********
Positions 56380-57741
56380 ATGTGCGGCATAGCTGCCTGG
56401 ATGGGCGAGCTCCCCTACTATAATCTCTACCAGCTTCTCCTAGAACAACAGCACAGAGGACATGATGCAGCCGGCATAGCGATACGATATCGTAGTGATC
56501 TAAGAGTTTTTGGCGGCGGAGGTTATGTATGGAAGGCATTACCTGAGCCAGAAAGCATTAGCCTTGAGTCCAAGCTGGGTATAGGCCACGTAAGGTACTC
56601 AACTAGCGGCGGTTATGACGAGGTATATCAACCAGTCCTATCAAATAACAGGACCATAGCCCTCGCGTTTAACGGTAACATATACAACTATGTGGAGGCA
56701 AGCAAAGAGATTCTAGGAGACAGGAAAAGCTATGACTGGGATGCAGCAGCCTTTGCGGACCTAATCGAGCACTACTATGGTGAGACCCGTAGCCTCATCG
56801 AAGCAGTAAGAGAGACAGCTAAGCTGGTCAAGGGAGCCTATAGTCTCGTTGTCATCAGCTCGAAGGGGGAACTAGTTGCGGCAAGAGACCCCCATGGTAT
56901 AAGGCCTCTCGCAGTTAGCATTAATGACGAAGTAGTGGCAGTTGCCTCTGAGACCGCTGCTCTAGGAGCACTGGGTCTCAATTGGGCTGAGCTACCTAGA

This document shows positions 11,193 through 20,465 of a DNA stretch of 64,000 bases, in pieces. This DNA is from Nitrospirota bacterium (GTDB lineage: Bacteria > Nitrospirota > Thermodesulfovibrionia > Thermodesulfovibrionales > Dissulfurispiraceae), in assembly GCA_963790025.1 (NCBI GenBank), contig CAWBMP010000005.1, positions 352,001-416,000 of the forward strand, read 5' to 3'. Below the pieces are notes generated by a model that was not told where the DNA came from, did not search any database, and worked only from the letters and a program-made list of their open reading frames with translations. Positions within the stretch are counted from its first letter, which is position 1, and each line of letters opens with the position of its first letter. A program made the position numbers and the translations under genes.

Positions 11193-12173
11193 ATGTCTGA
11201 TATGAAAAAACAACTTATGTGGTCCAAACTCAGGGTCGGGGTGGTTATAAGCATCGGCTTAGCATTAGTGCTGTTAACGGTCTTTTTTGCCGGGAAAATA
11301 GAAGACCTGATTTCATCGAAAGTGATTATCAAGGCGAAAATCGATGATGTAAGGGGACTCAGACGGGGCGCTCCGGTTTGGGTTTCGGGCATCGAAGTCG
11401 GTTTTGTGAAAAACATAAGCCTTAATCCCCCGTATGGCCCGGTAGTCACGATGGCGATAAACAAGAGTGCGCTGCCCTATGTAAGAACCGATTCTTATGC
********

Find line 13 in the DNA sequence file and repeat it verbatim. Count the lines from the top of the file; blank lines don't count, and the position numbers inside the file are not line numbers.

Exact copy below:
11301 GAAGACCTGATTTCATCGAAAGTGATTATCAAGGCGAAAATCGATGATGTAAGGGGACTCAGACGGGGCGCTCCGGTTTGGGTTTCGGGCATCGAAGTCG